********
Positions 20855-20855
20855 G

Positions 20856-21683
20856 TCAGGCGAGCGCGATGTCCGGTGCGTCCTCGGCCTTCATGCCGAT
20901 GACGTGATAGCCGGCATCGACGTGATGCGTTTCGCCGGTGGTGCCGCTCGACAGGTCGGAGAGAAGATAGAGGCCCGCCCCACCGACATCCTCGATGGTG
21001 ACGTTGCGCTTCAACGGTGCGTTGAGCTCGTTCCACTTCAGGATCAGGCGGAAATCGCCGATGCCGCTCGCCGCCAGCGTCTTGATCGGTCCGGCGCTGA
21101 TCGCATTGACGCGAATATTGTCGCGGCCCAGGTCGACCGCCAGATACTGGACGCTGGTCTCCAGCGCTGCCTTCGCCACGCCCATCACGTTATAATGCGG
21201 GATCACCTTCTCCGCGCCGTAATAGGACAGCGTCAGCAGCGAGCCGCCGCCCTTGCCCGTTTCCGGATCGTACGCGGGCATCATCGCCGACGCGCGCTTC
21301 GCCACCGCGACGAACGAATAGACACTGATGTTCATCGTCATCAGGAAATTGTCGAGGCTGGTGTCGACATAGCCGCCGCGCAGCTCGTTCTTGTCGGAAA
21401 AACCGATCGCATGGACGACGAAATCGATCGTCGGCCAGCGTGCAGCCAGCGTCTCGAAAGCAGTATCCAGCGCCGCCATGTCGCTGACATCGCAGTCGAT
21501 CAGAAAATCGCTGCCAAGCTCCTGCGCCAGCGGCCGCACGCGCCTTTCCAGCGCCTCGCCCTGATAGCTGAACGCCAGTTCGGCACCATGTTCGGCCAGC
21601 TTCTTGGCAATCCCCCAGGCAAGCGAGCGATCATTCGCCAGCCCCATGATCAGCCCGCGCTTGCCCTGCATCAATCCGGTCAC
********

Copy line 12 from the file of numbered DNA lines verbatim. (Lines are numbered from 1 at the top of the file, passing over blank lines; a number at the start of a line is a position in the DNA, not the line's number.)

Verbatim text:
21601 TTCTTGGCAATCCCCCAGGCAAGCGAGCGATCATTCGCCAGCCCCATGATCAGCCCGCGCTTGCCCTGCATCAATCCGGTCAC